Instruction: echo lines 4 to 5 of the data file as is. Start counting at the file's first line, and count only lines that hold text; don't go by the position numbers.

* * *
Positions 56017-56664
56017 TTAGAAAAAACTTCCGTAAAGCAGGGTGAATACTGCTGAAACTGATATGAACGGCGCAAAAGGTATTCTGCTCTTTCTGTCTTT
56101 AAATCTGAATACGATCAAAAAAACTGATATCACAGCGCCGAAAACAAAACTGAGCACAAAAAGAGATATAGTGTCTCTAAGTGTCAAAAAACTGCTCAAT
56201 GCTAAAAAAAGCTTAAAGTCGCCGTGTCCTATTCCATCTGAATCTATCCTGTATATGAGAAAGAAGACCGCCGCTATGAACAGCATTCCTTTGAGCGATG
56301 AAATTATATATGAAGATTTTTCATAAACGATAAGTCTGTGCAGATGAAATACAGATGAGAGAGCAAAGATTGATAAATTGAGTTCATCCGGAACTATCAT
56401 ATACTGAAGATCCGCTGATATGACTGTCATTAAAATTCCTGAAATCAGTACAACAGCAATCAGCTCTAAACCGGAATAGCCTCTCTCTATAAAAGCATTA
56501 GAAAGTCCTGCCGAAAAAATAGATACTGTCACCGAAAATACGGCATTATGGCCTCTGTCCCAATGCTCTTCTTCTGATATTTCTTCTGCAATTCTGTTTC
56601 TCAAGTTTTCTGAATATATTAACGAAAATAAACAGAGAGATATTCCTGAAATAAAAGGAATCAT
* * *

56201 GCTAAAAAAAGCTTAAAGTCGCCGTGTCCTATTCCATCTGAATCTATCCTGTATATGAGAAAGAAGACCGCCGCTATGAACAGCATTCCTTTGAGCGATG
56301 AAATTATATATGAAGATTTTTCATAAACGATAAGTCTGTGCAGATGAAATACAGATGAGAGAGCAAAGATTGATAAATTGAGTTCATCCGGAACTATCAT